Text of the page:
Craig adds other data to the mix in quoting Davies he writes that “changes in either a(g) [gravitation] or a(w) [the weak force] of only one part in 10^100 would have prevented a life-permitting universe.” He goes on to say, “Stephen Hawking estimates that a decrease in the expansion rate of even one part in a hundred thousand million million one second after the Big Bang would have resulted in the universe’s recollapse long ago; a similar increase would have precluded galaxies’ condensing out of the expansion matter.”[5] Most fantastic of all the precision of the universe is found in two factors: the cosmological constant, which is fine tuned to one part in 10^120; and, Roger Penrose has calculated the “odds of the special low entropy condition having arisen sheerly by chance in the absence of any constraining principle” being “at least as small as about one part in 10^10^123 in order for the universe to exist.” That is one part in ten to the ten to the 123 power.

Just these two last parameters alone would be enough to negate chance as an explanation, yet considering the fact that there are many of these parameters that are highly fine-tuned and that many are not dependent upon the others, makes chance not a viable explanation.

Some physicists are trying to develop a theory of everything (TOE) to explain the fine-tuning of the four fundamental forces of nature: gravity, the strong and weak nuclear forces, and the electromagnetic force. String theory or super string theory are the leading candidates; however, Craig explains that string theory “allows 10^500 different possible universes governed by the present laws of nature,” which negates the possibility of the current set of fine tuning parameters being necessary. Craig continues, “given the multiplicity of constants that require fine-tuning, it is far from clear that even 10^500 possible universes would be enough to guarantee that even one life-permitting universe would appear by chance in the landscape.”[6] Craig concludes that “there is no reason to think that showing every constant and quantity to be physically necessary is anything more than a pipedream,”[7]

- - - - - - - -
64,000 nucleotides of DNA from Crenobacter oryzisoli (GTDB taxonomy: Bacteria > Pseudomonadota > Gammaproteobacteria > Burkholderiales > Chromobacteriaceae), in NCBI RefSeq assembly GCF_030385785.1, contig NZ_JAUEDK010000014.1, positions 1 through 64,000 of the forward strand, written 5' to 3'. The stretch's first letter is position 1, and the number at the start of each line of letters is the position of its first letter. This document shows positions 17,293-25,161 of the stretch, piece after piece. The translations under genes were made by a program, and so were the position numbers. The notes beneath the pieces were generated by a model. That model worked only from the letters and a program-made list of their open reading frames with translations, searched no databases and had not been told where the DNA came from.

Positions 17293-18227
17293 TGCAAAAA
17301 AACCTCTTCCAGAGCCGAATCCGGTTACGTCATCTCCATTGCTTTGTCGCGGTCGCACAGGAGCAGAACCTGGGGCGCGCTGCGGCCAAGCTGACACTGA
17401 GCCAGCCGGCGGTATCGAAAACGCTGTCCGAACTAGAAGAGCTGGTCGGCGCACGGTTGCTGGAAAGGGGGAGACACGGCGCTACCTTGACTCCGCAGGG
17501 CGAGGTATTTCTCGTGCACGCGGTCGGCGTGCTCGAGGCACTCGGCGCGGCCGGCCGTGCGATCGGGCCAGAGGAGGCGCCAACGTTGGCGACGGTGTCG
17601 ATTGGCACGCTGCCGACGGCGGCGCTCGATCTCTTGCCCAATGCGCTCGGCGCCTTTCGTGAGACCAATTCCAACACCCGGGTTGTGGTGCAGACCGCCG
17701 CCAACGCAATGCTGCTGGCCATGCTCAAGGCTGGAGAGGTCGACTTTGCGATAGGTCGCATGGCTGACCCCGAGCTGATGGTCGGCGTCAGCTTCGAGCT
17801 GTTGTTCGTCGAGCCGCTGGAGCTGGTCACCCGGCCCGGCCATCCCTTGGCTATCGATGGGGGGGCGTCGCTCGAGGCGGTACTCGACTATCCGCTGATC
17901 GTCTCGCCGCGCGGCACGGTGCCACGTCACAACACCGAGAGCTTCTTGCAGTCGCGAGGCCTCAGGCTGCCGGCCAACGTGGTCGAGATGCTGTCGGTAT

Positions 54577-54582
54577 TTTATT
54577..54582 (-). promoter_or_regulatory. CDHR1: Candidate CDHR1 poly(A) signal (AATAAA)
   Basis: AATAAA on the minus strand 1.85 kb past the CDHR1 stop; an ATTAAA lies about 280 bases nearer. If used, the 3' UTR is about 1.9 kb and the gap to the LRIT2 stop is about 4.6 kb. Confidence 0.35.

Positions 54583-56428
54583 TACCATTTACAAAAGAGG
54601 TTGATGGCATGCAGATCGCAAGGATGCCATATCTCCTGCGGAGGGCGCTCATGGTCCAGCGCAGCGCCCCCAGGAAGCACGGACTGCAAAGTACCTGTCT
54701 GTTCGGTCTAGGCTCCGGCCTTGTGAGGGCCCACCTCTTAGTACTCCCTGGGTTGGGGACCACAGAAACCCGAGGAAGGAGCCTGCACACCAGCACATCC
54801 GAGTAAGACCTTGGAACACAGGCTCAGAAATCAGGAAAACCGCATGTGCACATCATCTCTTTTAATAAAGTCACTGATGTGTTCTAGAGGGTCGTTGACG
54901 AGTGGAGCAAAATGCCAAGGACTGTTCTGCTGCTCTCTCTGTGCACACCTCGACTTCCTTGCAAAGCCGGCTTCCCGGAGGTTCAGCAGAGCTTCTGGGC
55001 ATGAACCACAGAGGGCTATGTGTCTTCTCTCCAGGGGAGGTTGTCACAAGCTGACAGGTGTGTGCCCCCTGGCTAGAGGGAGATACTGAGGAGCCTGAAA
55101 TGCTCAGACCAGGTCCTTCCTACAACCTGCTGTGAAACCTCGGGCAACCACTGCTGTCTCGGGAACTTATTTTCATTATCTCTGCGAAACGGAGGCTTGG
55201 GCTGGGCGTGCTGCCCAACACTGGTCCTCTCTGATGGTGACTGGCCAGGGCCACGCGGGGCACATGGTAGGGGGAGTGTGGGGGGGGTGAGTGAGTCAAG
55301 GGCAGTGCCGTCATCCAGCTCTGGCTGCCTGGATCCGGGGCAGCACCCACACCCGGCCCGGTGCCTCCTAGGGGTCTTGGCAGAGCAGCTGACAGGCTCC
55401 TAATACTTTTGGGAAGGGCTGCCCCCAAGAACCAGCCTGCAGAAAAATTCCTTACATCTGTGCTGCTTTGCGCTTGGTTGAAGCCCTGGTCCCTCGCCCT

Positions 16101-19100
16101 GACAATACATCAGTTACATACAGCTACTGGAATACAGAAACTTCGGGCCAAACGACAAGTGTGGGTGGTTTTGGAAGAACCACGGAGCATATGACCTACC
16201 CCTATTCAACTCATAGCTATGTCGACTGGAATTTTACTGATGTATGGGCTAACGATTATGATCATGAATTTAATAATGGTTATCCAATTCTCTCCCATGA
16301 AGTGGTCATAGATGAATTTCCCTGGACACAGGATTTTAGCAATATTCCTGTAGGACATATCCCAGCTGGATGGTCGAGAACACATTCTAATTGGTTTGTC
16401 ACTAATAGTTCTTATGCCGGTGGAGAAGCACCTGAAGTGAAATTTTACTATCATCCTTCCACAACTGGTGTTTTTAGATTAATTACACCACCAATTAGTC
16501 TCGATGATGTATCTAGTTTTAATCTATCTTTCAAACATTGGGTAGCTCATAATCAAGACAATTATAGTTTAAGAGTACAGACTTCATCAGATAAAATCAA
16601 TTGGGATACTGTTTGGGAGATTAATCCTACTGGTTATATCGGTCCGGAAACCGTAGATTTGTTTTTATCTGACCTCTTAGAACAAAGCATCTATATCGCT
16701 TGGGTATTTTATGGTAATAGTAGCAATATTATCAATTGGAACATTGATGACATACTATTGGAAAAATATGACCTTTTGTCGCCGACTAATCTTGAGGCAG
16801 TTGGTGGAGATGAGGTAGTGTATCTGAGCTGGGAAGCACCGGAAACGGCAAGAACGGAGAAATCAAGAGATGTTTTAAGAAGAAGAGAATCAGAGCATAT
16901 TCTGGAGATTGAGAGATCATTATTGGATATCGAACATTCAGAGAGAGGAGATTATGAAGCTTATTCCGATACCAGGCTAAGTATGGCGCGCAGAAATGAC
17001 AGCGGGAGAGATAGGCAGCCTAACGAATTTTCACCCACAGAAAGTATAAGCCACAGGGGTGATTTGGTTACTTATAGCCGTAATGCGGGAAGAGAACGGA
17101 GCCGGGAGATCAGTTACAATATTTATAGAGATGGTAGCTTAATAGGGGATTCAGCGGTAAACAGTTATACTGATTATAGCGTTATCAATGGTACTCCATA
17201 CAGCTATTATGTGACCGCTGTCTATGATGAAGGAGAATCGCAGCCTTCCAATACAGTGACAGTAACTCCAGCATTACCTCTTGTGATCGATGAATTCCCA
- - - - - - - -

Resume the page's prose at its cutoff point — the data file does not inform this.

Let me restate the fine tuning argument:

1. The fine tuning of the universe is due to either to physical necessity, chance, or design.

2. It is not due to physical necessity or chance.

3. Therefore, it is due to design.

We have eliminated chance and necessity as possible explanations and given no other valid alternatives; we can conclude that the fine tuning of the universe is due to design with intelligence and the purpose of creating conditions necessary for intelligent life to exist within the universe. This, combined with the Kalam Cosmological Argument, give us sufficient and plausible reasons to believe that the cause is God.

[1] Fred Hoyle, “The Universe: Past and Present Reflections,” Annual Review of Astronomy and Astrophysics, vol. 20 (1982), 16, as found in Davies, Cosmic Jackpot, 3.

[2] Davies, Cosmic Jackpot, 7-11.

[3] ibid., 37.

[4] ibid., 43.

[5] Craig, Reasonable Faith, 158.

[6] ibid., 163.

[7] Ibid., 164.